Sometimes you just need a little help. When thinking about buying a home, you want to make sure you can afford the new monthly payments. To do this, you need to speak with a mortgage loan officer. With just a brief conversation over the phone, you can get an update on current mortgage programs rates and closing costs. Yet as property values continue to move higher in many areas, what potential buyers want and what they can afford sometimes don’t align.
Mortgage lenders initiate an Ability to Repay, or ATR when qualifying borrowers. This is accomplished by comparing the new mortgage payment with gross monthly income. The mortgage payment, which also includes a monthly amount for property taxes, insurance, and potential mortgage insurance, should be around one-third of gross monthly income. This “debt ratio” is also applied when looking at total monthly debt including car payments, credit cards or student loans. But if the debt ratio is too high, sometimes a co-borrower can be the solution.
A co-borrower can be a relative such as a parent or a close friend. Most often, the co-borrower is a “non-occupying” co-borrower. The co-borrower will be listed on the mortgage but will not live in the property. When someone agrees to be a co-borrower, that individual is legally obligated to pay the loan should the primary borrower fail to do so.
A co-borrower needs to be clear that being on the mortgage means adding that debt to their own debt ratios. This is an important consideration because additional debt might hurt them when they apply for a new loan. If the new mortgage payment adds up to $2,000 per month, that additional $2,000 debt will appear on the co-borrowers’ credit report and immediately impact their own debt ratios.
When a lender evaluates a loan application where there is a co-borrower, the co-borrower is reviewed in the same manner as the primary borrower. A credit report will be pulled and reviewed for both the primary and co-borrower. What some buyers may not realize however is a co-borrower won’t be able to offset the primary borrower’s low credit scores. The primary borrower might have a credit score of say 670 but the co-borrower has a score of 780. The lender will always use the lowest qualifying score when multiple borrowers are on the same loan, whether or not an individual occupies the property or not.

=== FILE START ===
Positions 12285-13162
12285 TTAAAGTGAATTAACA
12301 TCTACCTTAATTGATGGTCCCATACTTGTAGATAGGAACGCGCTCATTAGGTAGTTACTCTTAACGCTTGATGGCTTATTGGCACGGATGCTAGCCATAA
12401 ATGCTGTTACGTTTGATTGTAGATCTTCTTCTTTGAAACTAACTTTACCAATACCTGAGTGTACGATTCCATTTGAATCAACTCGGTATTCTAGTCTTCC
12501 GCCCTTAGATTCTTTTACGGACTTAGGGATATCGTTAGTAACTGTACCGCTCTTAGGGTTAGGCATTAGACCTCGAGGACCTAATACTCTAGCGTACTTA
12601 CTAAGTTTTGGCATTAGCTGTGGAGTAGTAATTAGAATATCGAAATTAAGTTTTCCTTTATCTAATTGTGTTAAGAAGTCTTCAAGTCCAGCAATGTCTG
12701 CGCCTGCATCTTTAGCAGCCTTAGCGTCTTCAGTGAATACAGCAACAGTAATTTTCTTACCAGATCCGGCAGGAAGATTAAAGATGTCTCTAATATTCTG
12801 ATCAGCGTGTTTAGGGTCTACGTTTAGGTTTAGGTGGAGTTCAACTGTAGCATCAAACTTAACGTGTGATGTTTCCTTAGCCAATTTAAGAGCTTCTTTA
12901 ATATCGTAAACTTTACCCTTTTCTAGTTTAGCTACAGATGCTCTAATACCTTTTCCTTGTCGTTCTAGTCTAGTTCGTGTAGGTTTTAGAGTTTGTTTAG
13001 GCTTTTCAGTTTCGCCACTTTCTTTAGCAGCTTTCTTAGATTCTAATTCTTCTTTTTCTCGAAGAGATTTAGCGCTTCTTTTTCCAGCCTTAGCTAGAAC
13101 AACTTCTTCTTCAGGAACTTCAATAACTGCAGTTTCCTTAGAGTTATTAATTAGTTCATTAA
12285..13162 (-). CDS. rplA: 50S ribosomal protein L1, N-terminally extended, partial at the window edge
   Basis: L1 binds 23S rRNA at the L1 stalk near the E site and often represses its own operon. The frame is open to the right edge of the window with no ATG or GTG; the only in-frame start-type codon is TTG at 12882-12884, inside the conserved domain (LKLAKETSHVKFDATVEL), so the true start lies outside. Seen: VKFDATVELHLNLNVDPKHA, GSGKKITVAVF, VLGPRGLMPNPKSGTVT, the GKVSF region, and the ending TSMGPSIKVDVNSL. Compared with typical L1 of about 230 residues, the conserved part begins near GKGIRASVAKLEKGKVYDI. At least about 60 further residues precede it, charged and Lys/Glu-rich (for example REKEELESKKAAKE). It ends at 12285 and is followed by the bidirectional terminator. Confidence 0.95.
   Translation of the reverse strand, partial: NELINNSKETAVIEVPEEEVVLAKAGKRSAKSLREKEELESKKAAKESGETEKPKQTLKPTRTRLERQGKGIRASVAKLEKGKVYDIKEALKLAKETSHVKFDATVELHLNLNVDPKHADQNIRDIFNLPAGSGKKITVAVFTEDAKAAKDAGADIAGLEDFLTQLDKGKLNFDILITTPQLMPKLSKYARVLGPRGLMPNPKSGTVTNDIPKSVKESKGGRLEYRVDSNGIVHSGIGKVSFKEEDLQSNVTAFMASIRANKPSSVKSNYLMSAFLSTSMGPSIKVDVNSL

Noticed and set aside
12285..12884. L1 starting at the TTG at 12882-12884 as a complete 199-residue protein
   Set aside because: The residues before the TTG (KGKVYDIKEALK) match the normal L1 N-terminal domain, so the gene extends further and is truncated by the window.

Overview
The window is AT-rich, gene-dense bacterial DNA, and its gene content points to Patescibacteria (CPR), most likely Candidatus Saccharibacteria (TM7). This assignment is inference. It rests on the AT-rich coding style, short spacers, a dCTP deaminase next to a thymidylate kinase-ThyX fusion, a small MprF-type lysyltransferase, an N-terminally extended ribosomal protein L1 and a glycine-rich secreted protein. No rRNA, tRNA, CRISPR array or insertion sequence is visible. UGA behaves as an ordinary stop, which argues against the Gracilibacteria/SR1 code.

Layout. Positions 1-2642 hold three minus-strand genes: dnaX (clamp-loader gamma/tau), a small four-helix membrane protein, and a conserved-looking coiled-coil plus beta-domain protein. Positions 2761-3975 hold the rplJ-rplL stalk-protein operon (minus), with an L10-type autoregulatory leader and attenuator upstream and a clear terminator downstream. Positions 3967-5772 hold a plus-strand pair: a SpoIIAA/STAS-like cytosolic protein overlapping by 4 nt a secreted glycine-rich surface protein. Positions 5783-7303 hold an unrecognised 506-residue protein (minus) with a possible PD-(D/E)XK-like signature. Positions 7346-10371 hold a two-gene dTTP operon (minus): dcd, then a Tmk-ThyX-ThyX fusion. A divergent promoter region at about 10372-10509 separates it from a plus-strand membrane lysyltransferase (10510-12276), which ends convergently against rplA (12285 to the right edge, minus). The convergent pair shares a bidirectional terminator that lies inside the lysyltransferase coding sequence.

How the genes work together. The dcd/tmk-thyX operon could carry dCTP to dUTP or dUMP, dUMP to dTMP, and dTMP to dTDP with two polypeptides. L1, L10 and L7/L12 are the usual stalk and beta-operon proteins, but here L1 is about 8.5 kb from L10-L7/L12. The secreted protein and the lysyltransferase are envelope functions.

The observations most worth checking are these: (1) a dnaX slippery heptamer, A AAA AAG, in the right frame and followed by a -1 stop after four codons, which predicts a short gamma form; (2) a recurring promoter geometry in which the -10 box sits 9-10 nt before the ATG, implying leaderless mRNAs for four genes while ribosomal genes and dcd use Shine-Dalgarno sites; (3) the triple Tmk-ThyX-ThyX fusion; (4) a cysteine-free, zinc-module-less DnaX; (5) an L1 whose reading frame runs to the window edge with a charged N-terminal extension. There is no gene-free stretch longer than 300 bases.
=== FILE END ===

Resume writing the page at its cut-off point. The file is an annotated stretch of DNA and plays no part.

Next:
Another issue potential co-borrowers need to consider is the payment history of the primary borrower. The most important factor when calculating credit scores is the payment history, which accounts for 35 percent of the total score. If a payment is made more than 30 days past the due date, the late payment will appear on both the primary borrower and the co-borrower’s credit report. Many times, the co-borrower isn’t aware of the late payment until it has already been registered.
When payments fall behind both the primary borrower and the non-occupying co-borrower will be contacted for payment. This could possibly mean the co-borrower’s credit score could be falling without their knowledge. Again, the higher credit score of the co-borrower has no impact on the overall loan approval. A co-borrower is there to assist with debt ratios.
Buyers should remember, not all mortgage programs permit a co-borrower. One benefit of FHA loans is the program does allow qualified co-borrowers that do not occupy the home. However, other programs like USDA loans may permit a co-signer, but they will be required to live in (occupy) the home. Other programs may not permit a co-borrower regardless if they live in the home.
A co-borrower should also be thought of as a temporary arrangement. If for example, a couple is having difficulty qualifying due to a lack of income, it should be expected that more income will be coming in the near future. Someone who has just graduated from college could fall into this category. A co-borrower can help qualify but at some point, the mortgage should be refinancing, releasing the co-borrower from any further repayment obligation. Getting a co-borrower to qualify as a long-term solution probably indicates the mortgage payment is too expensive for them and they should look to buy and finance a less expensive home.
If you’re thinking of asking someone to be a co-borrower, understand the financial risk that will be placed on the co-borrower. Your payment history will be listed on their credit report until at some point the mortgage is refinanced and the co-borrowers are removed from both the mortgage as well as the title report. But if you just need a little help for the short term to get you into the home you really want, a willing co-borrower might just be the answer.
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